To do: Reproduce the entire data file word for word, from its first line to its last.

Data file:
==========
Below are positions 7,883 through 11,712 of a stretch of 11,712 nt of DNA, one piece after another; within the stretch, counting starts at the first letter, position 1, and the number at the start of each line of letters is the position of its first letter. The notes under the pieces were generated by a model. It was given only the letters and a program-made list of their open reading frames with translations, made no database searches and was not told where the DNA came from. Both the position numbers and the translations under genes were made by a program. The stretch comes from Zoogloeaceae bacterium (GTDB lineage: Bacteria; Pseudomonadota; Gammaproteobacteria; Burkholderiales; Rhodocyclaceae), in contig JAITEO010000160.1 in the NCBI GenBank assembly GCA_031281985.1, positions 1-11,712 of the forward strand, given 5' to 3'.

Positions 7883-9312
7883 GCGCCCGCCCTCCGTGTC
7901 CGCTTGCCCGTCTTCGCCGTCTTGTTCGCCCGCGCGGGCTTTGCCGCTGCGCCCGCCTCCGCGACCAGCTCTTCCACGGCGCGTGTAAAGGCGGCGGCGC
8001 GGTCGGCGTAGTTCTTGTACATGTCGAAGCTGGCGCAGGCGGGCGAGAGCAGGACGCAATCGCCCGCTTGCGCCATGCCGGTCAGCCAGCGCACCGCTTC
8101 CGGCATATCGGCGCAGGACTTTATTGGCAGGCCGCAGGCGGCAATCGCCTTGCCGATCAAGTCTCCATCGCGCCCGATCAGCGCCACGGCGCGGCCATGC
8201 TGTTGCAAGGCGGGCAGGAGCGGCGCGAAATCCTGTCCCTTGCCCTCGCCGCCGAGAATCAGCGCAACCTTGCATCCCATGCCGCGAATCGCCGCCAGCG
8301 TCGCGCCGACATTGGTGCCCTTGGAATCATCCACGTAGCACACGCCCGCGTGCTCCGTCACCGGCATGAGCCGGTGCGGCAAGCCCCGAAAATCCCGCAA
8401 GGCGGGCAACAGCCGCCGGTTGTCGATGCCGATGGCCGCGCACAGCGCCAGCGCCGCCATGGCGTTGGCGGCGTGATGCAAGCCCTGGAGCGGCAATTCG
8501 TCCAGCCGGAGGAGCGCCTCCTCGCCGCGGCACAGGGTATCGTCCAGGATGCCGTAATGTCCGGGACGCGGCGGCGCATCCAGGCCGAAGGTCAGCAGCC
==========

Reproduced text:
Below are positions 7,883 through 11,712 of a stretch of 11,712 nt of DNA, one piece after another; within the stretch, counting starts at the first letter, position 1, and the number at the start of each line of letters is the position of its first letter. The notes under the pieces were generated by a model. It was given only the letters and a program-made list of their open reading frames with translations, made no database searches and was not told where the DNA came from. Both the position numbers and the translations under genes were made by a program. The stretch comes from Zoogloeaceae bacterium (GTDB lineage: Bacteria; Pseudomonadota; Gammaproteobacteria; Burkholderiales; Rhodocyclaceae), in contig JAITEO010000160.1 in the NCBI GenBank assembly GCA_031281985.1, positions 1-11,712 of the forward strand, given 5' to 3'.

Positions 7883-9312
7883 GCGCCCGCCCTCCGTGTC
7901 CGCTTGCCCGTCTTCGCCGTCTTGTTCGCCCGCGCGGGCTTTGCCGCTGCGCCCGCCTCCGCGACCAGCTCTTCCACGGCGCGTGTAAAGGCGGCGGCGC
8001 GGTCGGCGTAGTTCTTGTACATGTCGAAGCTGGCGCAGGCGGGCGAGAGCAGGACGCAATCGCCCGCTTGCGCCATGCCGGTCAGCCAGCGCACCGCTTC
8101 CGGCATATCGGCGCAGGACTTTATTGGCAGGCCGCAGGCGGCAATCGCCTTGCCGATCAAGTCTCCATCGCGCCCGATCAGCGCCACGGCGCGGCCATGC
8201 TGTTGCAAGGCGGGCAGGAGCGGCGCGAAATCCTGTCCCTTGCCCTCGCCGCCGAGAATCAGCGCAACCTTGCATCCCATGCCGCGAATCGCCGCCAGCG
8301 TCGCGCCGACATTGGTGCCCTTGGAATCATCCACGTAGCACACGCCCGCGTGCTCCGTCACCGGCATGAGCCGGTGCGGCAAGCCCCGAAAATCCCGCAA
8401 GGCGGGCAACAGCCGCCGGTTGTCGATGCCGATGGCCGCGCACAGCGCCAGCGCCGCCATGGCGTTGGCGGCGTGATGCAAGCCCTGGAGCGGCAATTCG
8501 TCCAGCCGGAGGAGCGCCTCCTCGCCGCGGCACAGGGTATCGTCCAGGATGCCGTAATGTCCGGGACGCGGCGGCGCATCCAGGCCGAAGGTCAGCAGCC